An ambitious and lush tale set during the Civil War and Reconstruction.

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Rogers (The Laced Chameleon, 2014, etc.) tells the story of a runaway slave–turned–Buffalo Soldier in this historical novel.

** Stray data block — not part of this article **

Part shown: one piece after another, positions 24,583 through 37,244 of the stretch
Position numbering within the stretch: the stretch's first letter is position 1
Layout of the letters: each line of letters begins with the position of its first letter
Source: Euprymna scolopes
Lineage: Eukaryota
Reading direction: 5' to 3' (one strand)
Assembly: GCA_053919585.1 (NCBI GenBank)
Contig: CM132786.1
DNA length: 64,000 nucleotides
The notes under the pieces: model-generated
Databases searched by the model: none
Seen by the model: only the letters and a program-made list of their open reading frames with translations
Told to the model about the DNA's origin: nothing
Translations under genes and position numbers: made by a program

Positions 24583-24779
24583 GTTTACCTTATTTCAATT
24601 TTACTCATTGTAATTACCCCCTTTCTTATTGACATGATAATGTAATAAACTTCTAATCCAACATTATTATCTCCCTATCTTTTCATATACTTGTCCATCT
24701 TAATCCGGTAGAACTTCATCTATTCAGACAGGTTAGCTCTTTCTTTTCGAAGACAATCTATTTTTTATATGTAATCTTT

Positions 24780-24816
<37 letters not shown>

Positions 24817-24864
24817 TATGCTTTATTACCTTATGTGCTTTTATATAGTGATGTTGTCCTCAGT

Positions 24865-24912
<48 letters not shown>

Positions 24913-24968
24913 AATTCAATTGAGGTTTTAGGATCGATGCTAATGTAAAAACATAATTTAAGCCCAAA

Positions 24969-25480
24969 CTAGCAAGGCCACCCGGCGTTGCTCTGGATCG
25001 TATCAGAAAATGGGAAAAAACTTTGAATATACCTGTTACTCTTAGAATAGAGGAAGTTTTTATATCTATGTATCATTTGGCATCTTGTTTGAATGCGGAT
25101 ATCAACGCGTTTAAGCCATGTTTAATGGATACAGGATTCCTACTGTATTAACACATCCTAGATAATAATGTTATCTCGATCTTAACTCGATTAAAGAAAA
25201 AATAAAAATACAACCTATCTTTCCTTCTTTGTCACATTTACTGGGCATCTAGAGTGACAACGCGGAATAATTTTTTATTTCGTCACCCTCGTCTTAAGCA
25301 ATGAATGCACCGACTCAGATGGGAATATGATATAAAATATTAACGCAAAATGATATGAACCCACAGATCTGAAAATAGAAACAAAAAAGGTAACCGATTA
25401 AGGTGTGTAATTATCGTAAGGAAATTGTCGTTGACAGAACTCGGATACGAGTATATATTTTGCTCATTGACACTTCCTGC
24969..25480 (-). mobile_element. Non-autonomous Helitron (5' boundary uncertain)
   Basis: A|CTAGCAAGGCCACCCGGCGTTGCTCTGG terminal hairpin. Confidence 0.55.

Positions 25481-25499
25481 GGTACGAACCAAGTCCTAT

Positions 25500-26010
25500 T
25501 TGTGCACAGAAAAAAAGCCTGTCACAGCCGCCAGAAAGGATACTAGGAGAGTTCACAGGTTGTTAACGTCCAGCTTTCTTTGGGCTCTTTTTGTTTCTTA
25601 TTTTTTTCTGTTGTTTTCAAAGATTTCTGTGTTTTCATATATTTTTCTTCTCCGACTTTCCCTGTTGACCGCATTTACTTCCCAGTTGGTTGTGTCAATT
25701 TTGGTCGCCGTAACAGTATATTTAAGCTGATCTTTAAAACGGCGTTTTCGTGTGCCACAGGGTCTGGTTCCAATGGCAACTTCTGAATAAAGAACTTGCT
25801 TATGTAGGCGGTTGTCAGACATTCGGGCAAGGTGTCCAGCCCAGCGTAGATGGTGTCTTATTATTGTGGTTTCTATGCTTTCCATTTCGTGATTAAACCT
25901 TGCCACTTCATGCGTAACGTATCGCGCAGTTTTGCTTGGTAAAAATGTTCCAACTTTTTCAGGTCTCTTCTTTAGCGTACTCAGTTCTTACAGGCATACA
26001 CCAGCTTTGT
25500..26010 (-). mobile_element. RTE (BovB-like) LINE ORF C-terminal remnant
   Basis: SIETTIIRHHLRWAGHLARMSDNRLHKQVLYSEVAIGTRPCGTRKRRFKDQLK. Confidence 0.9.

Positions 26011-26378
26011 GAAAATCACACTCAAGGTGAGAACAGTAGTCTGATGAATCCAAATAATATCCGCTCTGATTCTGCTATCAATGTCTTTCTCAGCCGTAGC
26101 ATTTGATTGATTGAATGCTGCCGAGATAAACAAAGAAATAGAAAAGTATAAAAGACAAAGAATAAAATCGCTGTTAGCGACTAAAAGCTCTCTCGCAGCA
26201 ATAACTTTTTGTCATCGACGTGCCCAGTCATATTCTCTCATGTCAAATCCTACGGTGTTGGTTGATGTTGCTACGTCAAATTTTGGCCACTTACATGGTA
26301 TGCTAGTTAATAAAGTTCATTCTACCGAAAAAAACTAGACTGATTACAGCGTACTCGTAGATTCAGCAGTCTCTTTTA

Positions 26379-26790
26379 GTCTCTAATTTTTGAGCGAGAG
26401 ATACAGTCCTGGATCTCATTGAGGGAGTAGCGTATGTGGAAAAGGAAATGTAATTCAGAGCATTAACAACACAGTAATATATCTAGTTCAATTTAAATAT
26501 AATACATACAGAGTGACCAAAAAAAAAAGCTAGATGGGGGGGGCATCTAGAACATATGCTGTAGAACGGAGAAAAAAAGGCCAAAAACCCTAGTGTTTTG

When his father is gunned down during a Union raid on a Confederate supply caravan, young Isaac Rice is understandably distraught. And yet he is fascinated that the Union soldiers conducting the raid are men like him: Gullah-speaking slaves from South Carolina’s rice plantations. Inspired by their changed lots in life, Isaac knows he must join the Union cause. With newfound certainty, he tells his sweetheart back on the plantation: “I’ma run t’night.” Isaac works his way up through menial positions in the Army until after the war, when he receives a proper assignment: he is to be a member of the new 10th Cavalry Regiment of Buffalo Soldiers. This role will take him to the frontier and America’s new conflict: not one between North and South, but one for the West, where blacks, whites, Native Americans, and Mexicans are scrambling to build a future—or to hang on desperately to a fading past. Surrounding Isaac is a cast of characters that offers other perspectives on these tumultuous times: Billy Duke, a dedicated Confederate guerrilla who keeps the war going long after the South surrenders; Rachel Black, a former slave who attains an education and battles her way to Mississippi’s postwar Constitutional Convention; Ortega, an Apache warrior who wants nothing more than to drive the whites away from his land; and Alejandra Luna, a Mexican exile seeking a new life and medical career in the United States. Rogers shrewdly balances the multiple points of view and is not afraid to complicate the reader’s understandings of the ways in which race and gender functioned during the Civil War and Reconstruction. Thoroughly researched and studded with historical cameos—both famous and obscure—the novel succeeds in its attempt to paint an accurate picture of the period. While the author’s desire to cram in as much history as possible sometimes exacts a toll on the story’s momentum and character development, the book as a whole is an impressive feat of historical fiction, offering many traditionally underrepresented perspectives in a sprawling work of love and warfare.